For a while, Annette kept her daughter home from school and had to contain a growing sense of anger at the authorities. “However … I came around to thinking that perhaps their strategy isn’t that stupid after all,” she says. “Now I don’t think it is right to force people into lockdown, and that it’s better to enforce the use of disposable gloves and anti-bacterial handwashes in places where people socialise.”
The friends discuss the parcels they have sent to their grown-up children and their visits to fragile parents in nursing homes. When Annika Lindstrom visits her mother, who suffers from dementia, she sees her through a plexiglas screen, supervised by nurses wearing visors. “She hasn’t missed me, but I miss her. I miss holding my mother’s hand,” she says.
Denmark – Germany – Switzerland
We cross the border to Denmark that afternoon. In a roadside cafe, we tuck into frikadeller, Danish flat meatballs. The outdoor area has been cordoned off, as if a murder had just been committed there. Only a few benches facing the parking lot are available for customers to eat at. Some elderly women blow cigarette smoke in our direction. “You have to eat faster,” Kyrre says. “We have to get to Cologne.”
A week earlier, a human chain was formed in protest against the lockdown in the German city. Only 250 people turned up, but in other German cities, the demonstrations drew far bigger crowds. In Stuttgart, about 5,000 took to the streets, in Berlin more than 1,000.
The participants – far-right extremists, anarchists and anti-vaccination activists – crossed traditional political divides. The coronavirus crisis has spawned new movements, opposed to lockdown measures and restrictions and headed by social media personalities who claim that the mainstream media are lying. All over Europe, conspiracy theories have spread so fast they have given the virus a run for its money.
Outside a run-down bar in Campione d’Italia, an Italian enclave in the heart of Switzerland, we meet an American couple who claim they have had enough. “This is the biggest con in history,” shouts the man. “I’m a biologist myself, and I’ve never seen anything like it.”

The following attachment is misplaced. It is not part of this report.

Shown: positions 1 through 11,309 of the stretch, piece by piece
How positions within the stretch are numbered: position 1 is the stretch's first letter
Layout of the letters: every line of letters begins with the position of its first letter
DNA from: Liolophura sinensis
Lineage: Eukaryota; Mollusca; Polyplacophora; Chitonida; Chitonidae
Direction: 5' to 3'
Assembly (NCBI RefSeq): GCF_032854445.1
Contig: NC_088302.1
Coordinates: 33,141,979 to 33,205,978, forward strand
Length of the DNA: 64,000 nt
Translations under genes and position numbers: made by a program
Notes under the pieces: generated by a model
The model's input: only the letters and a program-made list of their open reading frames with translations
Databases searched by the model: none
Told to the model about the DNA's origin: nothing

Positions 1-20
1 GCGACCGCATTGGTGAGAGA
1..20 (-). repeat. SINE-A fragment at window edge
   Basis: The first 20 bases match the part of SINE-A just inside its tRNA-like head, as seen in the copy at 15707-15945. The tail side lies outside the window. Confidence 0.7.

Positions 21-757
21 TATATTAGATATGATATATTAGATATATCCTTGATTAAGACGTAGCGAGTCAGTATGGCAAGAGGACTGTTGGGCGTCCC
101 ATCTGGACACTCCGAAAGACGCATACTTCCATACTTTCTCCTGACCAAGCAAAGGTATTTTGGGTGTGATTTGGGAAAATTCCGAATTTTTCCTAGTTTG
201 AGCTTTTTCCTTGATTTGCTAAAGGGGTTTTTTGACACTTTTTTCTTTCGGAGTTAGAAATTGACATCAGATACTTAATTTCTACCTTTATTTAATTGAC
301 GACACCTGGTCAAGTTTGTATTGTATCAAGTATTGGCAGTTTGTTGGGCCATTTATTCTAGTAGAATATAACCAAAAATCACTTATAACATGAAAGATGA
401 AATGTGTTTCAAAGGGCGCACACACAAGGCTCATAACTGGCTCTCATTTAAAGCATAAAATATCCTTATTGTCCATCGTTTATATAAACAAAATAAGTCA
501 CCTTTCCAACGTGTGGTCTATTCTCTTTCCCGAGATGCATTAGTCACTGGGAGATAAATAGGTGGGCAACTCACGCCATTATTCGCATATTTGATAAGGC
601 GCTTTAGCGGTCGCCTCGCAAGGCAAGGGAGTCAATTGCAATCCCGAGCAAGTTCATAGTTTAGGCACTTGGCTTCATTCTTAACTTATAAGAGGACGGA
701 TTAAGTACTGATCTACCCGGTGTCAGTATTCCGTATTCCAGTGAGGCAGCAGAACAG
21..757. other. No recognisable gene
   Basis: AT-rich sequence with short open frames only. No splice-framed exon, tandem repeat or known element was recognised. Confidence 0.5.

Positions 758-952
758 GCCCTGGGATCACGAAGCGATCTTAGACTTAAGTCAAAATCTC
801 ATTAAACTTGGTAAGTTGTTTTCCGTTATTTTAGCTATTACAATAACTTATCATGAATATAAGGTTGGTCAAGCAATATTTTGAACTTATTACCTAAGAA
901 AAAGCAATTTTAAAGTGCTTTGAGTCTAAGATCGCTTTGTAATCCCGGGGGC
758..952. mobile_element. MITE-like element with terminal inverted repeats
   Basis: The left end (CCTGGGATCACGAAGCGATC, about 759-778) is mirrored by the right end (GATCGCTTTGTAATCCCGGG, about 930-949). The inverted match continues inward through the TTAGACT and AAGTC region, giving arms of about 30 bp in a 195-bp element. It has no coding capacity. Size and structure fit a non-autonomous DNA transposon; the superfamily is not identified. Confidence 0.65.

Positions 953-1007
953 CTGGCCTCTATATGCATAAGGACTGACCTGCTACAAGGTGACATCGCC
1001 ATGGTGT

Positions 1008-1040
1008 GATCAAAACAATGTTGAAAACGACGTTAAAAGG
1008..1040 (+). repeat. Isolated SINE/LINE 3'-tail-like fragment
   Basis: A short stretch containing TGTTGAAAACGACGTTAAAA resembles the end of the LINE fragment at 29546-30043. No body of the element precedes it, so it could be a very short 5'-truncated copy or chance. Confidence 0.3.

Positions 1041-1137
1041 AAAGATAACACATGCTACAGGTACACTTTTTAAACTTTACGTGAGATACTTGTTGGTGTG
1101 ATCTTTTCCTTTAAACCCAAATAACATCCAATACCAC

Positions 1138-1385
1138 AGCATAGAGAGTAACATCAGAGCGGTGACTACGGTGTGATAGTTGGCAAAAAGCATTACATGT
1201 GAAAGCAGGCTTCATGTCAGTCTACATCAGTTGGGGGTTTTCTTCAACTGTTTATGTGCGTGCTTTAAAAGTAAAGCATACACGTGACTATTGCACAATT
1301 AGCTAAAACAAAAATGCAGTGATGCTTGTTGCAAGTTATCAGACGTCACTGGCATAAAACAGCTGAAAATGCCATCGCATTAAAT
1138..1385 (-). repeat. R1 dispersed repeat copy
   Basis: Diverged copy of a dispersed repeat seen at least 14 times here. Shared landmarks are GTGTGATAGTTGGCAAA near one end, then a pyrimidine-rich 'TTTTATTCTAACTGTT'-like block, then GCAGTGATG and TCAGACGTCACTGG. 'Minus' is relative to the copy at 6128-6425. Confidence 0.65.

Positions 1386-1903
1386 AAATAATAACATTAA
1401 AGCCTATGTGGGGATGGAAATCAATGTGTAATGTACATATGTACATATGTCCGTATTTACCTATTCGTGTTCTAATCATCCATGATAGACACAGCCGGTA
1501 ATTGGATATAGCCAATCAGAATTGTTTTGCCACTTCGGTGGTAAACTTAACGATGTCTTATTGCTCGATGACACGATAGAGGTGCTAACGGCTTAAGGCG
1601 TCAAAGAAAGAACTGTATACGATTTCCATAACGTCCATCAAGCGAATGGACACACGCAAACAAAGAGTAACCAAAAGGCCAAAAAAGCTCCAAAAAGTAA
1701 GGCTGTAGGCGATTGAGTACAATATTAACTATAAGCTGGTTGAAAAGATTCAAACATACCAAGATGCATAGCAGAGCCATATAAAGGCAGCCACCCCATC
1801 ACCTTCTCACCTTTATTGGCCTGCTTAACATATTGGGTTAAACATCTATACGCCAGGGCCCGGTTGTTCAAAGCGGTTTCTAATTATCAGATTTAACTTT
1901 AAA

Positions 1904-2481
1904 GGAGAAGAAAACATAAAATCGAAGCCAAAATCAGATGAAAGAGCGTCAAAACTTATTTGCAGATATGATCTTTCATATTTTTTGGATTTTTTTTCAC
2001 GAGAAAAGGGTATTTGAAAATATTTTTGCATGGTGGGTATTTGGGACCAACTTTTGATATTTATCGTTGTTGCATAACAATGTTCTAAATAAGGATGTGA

They had been intending to travel on to Malaysia, where they planned to enrol their 10-year-old son in a private school, but then the borders closed and, not wanting to return to the US, they found themselves stuck in Campione.
“Viruses spread so fast that if this had been real, you’d have been dead already,” the woman insists.
The couple are convinced that pharmaceutical companies are behind all this, for a simple reason: “In this way, they can profit on the health anxieties of the entire world.”
“What about the dead?” asks Kyrre. The woman shrieks. “They died from other causes, and then the doctors say it was the coronavirus.” Her husband nods. “I know lots of doctors, and none of them dare to tell the truth. The coronavirus is a con.”
Further up in the hills of Campione, a Russian woman called Galina is out with her dog. It is raining so heavily that she has taken shelter in a garage adjacent to the park.
“It’s the face masks that kill,” she tells us. “People inhale dangerous gases and drop like flies. The coronavirus is a lie. The media won’t write about it, but I can read it online. And think for myself.”
She looks at us in anticipation, as if she has just given us some groundbreaking news, something we have never heard before. But we have, because these stories take on a momentum of their own, across national borders and political perspectives. In the current climate, conspiracy theories appear more unifying than any customs union.
In Campione d’Italia, Russians, Americans and Italians have found an exclusive haven in the heart of Switzerland. Two days earlier, however, we had visited another international micro society: the primaeval Hambach Forest outside Cologne.
For eight years, it has been occupied by anarchists, after one of Germany’s largest coal mining companies cleared parts of the ancient forest to open a mine. The anarchists built houses in the tops of the remaining trees and founded a new society with inhabitants from all over the world.